A memory from my childhood that is still distinct in my mind is seeing my grandmother counting out the number of raisins she could eat. She would count out precisely six and even though she would want more, she would stop at six. It used to fascinate me and once when I asked her why she did it like that she simply laughed and gave me six raisins to eat.

It was only when my father was diagnosed with diabetes that I understood what my grandmother was doing. She was trying to control what she termed as indulgences to avoid fluctuations in her blood sugar levels.

It’s been two decades since my father has been living with diabetes. At the time, there wasn’t the internet and information was harder to come by. We now know so much about how best to manage diabetes but then, my grandmother and father had to rely on instinct and their doctor’s advice to control their blood sugar levels.

So today, I want to share with you that age-old wisdom with some of the wisdom that we currently know of.

  1. Be happy: this was my grandmother’s favourite advice to me. Any time I would be upset, she would tell me to be happy. What it translates to now is to manage your stress effectively. My father’s favourite activity to “be happy” is listening to music.
  2. Body is your temple: I don’t think I have seen anyone take care of their body as well as my grandmother. Every morning she would get dressed, scent herself and be ready to tackle the day. She walked everywhere. For my father, yoga and morning walks are how he ensures his body is in shape and his blood sugar levels are controlled.
  3. Home-cooked meals: in this sense, I would say my grandmother was lucky because she didn’t have to worry if she was having a well-balanced and complete nutrition. Home-cooked meals did the job for her. For my father though, I had to do some research. Trying to understand his dietary requirements taught me many things, one of them was glycemic index (GI) and how food items with low GI can help control blood sugar levels. While searching for foods with low GI, I came across ITC’s special atta for a diabetic person which we have recently added to our diets “Aashirvaad sugar release control atta”.It’s almost the same in taste but with low GI that helps diabetics control sugar spikes in their bodies and maintaining blood sugar level becomes easier.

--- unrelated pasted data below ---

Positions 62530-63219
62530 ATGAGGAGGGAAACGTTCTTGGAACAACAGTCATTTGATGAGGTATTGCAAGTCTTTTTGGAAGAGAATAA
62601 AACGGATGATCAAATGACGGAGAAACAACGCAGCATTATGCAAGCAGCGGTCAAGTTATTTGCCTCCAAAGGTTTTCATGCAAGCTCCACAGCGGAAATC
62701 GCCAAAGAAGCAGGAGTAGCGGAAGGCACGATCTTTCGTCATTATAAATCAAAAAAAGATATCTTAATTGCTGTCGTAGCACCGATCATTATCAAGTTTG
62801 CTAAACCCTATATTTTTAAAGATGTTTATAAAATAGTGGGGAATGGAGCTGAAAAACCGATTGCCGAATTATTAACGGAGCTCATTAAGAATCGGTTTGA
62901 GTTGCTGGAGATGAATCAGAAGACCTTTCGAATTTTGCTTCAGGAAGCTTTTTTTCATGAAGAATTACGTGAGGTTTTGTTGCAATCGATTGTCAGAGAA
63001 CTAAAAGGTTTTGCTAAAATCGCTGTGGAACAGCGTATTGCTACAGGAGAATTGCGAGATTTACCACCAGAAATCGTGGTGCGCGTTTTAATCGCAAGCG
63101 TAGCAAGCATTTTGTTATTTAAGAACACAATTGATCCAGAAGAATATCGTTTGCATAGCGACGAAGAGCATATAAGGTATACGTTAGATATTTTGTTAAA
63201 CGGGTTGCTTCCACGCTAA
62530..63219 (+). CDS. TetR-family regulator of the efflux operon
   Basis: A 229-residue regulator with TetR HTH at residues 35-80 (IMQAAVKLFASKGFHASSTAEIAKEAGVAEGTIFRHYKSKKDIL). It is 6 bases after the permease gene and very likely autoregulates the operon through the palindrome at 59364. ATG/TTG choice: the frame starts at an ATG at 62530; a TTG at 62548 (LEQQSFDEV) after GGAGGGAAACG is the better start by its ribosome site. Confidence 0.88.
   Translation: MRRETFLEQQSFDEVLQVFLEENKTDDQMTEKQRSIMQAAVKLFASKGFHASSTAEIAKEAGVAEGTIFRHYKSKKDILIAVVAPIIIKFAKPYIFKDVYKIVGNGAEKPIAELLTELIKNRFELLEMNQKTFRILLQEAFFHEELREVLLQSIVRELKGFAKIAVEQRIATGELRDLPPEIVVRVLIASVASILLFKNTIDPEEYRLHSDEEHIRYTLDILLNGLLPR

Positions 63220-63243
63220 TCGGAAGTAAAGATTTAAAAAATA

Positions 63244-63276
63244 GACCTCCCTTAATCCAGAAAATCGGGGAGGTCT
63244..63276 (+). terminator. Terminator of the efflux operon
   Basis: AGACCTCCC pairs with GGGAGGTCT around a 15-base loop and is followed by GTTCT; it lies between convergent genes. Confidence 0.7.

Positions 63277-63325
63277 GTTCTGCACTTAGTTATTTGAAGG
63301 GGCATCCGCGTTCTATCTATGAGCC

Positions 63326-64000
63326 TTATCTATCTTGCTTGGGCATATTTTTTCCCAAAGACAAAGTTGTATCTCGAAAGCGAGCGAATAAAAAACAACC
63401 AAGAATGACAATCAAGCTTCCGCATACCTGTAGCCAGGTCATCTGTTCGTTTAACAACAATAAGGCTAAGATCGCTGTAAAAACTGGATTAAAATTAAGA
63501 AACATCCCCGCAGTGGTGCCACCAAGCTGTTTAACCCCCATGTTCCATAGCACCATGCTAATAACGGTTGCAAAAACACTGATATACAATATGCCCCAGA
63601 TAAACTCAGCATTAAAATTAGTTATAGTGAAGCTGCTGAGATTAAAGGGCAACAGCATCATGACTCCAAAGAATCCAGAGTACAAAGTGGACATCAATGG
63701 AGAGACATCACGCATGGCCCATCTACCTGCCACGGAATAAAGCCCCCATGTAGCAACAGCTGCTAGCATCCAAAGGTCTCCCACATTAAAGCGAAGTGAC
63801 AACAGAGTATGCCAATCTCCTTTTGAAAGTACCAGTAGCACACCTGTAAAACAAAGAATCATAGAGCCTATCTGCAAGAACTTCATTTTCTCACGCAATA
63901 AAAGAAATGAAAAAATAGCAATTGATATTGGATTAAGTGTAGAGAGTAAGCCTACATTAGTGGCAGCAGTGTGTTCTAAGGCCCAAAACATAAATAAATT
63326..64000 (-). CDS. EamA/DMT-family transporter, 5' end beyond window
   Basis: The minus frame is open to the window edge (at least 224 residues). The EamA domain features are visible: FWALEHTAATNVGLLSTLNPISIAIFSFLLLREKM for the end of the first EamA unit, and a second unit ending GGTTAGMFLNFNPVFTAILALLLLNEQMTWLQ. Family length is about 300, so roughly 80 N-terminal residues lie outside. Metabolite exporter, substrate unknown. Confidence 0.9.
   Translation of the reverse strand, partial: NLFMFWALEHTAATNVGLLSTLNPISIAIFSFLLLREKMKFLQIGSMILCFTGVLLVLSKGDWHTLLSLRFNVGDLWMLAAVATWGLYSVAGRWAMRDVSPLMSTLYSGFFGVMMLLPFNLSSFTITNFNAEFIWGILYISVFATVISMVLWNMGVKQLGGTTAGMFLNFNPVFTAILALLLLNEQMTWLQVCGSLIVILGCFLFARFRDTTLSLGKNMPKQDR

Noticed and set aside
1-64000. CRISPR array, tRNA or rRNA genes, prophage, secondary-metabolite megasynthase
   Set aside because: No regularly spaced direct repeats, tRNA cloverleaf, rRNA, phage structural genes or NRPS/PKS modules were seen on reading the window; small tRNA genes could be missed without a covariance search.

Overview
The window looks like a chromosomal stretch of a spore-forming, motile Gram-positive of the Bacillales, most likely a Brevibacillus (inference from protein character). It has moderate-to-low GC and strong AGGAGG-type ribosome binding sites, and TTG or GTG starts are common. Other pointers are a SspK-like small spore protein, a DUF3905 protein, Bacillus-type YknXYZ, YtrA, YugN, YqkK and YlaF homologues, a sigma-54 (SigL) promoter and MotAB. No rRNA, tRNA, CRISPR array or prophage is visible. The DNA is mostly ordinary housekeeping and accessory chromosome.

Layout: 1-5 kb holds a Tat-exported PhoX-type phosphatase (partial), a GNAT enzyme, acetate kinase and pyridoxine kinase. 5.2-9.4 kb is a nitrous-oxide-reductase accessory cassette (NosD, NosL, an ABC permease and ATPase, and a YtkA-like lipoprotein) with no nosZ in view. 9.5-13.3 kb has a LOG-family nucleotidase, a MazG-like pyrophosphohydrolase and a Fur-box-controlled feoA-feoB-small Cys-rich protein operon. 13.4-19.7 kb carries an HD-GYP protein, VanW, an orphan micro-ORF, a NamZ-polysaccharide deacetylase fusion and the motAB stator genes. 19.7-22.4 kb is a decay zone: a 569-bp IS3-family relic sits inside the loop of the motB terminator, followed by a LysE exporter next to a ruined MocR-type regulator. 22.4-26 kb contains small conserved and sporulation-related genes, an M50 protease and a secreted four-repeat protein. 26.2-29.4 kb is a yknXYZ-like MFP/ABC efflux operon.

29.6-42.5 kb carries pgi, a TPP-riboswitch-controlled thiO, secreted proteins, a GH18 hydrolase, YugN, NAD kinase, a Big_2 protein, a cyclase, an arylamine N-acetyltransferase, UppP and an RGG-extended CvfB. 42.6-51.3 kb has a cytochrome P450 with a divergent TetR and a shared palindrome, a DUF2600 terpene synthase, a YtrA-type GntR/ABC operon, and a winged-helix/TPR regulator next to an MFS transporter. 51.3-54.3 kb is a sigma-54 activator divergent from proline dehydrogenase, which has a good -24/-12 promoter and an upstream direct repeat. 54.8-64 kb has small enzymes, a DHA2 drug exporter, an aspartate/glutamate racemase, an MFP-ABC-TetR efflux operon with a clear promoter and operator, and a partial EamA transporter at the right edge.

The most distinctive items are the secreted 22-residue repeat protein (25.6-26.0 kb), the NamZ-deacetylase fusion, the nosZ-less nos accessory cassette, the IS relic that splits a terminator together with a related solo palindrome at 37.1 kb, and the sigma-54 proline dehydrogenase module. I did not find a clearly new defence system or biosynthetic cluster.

4. Prayers: something that my grandmother swore by. Me being a teenager, when I asked her who was listening to her prayers, she would tell me that she was doing it for herself, because it gave her peace of mind. It was almost like a hobby for her, sitting on her bed and saying her prayers. For my father, it is tending to the plants. It’s almost meditative for him.
  5. Always take your medicine on time: I remember how my grandma would take her tablets before every meal. It’s the sort of diligence that my father has picked up on as well.
  6. Use your time wisely: my grandmother lived quite a regimented life. She had a specific time she went to sleep and a time for when she would get up. Her meals too were timed to the clock. 1 PM was her lunchtime and she did not compromise on it. At the time I had thought it had something to do with her age. But now, I realize how important it is for diabetics to have a routine that they can follow more or less consistently for a long period of time. It is this routine too that allows them to ensure their blood sugar levels remain in check.
  7. Sleep on time: as a child how I had fought with my mother for sleeping late and getting up late! It’s only as an adult I realize just how important and healing sleep can be. Without proper sleep, you cannot function to the optimum and neither can you body. A good 7-8 hours of sleep is what any diabetic should aim for.
I hope my grandmother’s wisdom helps you as a diabetic or a caregiver to one in helping you/them to live a healthy life. Do you have some tips you think can be added to the above points? Let me know in the comments.

 

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